Born in 1970, the Bangkok native received his formative training in the College of Fine Art at Silpakorn University, cultivating an enduring interest in classical art and the pictorial language of Western Renaissance painting. Featuring a meticulous chiaroscuro technique in the tradition of Caravaggio, while channeling a multiplicity of image connotations so characteristic of Holbein’s art, Utarit’s work transplants the aesthetic ideals of the past into a surreal, dark vision of the modern day.
As with the rest of the works within this series, this piece embodies the classical Western tradition of the still life, presenting a close-up perspective of the princess figurine and the umbrella upon a table - the sole points of interest on asparse, black background. The figurine of the girl provides the only accent of color on the canvas, with a dress in light pastel blue and vivid red hair, yet all this seems to be overshadowed by black and white. In particular, the umbrella is rendered in closely photorealistic detail, delineating each and every intricate fold and ruffle in the fabric. Utarit then places special focus on the interplay of light and shadow across the objects, casting a clinical white light on the table and painting in a spectrum of shades - from bright reflective white to faded grays and blacks. The starkly monochromatic palette imbues these objects with the illusion of depth and tactility, but also contributes to the work’s overarching austere mood.
A powerful recurring feature of Utarit’s works is its creation of atmosphere and a feeling of the uncanny. Princess with the Umbrella is sparsely composed and elegant, two incongruous objects on a table offset against a flat, oppressive black backdrop, such that the canvas lacks any sense of movement or organic life. The umbrella is deliberately framed to dwarf the princess figurine, and the work distorts ideas of scale and order. In the end, the painting effectively plays with visual perception, stranding a viewer between what seems familiar and impossible, and captures a broader feeling of unease and displacement that Utarit identified in society around him.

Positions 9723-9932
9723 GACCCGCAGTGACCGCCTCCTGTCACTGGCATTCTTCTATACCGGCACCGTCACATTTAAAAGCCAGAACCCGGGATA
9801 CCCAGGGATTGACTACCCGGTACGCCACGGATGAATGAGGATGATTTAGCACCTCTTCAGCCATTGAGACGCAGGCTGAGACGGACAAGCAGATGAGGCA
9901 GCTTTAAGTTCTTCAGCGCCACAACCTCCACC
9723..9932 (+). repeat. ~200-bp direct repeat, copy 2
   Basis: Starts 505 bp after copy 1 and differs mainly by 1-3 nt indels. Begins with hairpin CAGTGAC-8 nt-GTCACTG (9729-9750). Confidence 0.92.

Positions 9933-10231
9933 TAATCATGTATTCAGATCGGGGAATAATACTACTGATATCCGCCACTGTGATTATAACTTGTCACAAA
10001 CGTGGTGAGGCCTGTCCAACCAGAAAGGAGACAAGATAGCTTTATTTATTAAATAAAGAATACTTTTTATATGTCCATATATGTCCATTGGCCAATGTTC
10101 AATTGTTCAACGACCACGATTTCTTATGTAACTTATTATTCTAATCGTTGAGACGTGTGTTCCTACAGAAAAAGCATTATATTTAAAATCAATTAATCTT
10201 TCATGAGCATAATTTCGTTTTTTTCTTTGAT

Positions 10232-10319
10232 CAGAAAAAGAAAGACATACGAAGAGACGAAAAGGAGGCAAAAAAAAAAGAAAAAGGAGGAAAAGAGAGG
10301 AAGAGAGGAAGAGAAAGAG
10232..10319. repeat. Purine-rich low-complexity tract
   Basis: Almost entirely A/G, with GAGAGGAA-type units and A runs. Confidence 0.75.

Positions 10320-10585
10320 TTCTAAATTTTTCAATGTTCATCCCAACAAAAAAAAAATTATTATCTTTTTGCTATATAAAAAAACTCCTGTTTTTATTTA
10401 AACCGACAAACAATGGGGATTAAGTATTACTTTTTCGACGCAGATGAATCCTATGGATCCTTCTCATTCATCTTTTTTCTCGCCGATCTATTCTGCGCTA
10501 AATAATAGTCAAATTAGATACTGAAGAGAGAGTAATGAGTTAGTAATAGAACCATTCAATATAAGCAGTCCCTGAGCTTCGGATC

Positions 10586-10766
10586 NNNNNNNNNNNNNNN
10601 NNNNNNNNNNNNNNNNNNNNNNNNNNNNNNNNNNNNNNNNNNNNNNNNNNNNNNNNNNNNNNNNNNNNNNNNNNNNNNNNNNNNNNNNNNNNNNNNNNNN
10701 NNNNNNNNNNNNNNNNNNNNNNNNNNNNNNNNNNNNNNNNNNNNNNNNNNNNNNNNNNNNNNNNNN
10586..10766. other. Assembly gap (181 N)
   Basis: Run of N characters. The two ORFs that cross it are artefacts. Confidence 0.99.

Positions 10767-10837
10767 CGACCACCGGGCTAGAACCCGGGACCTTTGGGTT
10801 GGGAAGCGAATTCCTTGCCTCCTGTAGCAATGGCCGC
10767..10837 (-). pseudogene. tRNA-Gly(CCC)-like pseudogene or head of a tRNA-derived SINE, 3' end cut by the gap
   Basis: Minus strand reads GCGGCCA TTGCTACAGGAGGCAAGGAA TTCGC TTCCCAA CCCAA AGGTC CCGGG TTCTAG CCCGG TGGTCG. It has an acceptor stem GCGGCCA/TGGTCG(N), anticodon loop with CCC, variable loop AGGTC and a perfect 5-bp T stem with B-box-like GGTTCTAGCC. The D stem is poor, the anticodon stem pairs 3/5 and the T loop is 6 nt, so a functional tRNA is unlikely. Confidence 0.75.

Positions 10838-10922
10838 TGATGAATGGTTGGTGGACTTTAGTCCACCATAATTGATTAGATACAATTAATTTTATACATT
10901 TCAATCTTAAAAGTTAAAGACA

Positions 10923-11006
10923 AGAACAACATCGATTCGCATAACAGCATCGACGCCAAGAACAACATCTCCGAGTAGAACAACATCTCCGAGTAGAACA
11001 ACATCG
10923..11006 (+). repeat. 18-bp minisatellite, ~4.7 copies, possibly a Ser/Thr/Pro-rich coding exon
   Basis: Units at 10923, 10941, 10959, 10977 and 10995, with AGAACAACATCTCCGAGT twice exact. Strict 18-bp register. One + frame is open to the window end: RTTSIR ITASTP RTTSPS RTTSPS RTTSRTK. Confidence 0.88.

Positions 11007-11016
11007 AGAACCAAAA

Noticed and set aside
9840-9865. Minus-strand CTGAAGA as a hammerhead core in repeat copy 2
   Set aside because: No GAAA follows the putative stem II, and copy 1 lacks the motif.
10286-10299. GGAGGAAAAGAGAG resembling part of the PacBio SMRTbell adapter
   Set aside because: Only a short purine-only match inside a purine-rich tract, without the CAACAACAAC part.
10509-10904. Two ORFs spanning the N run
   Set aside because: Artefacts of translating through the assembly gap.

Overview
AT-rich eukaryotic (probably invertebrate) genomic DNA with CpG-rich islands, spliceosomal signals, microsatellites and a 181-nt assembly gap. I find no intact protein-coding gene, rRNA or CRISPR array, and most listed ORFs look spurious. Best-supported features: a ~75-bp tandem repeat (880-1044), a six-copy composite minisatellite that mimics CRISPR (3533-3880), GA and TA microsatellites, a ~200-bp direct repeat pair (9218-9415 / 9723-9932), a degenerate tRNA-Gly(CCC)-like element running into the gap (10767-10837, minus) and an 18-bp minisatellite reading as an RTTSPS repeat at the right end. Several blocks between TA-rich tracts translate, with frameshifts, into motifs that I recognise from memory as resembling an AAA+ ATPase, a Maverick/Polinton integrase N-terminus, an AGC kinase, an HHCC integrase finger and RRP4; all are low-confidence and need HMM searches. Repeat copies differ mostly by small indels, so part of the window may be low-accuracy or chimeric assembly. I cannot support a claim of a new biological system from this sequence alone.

This representation of three-dimensional perspective on a two-dimensional plane appears almost photographic in nature, given that Utarit drew from an extensive collection of found objects, from the umbrella and toy figurine found here to items as diverse as bones or metal pans. However, these figurative subjects are visual stand-ins for ‘human behaviors’, and this vision of reality still remains an artificial construction - a careful assembly of objects meant to allude to a more pressing story beneath.
In this work, Utarit adopts and then distorts the conventions of beauty in a still life, placing objects in dialogue with each other and channeling the essence of classical painting to tell a message. In his characteristic cinematic size, this visually imposing piece displays Utarit’s technical skill, and is a poignant example of the artist’s commitment to communicating more with less, filling his canvas with visual metaphors and hidden symbols.
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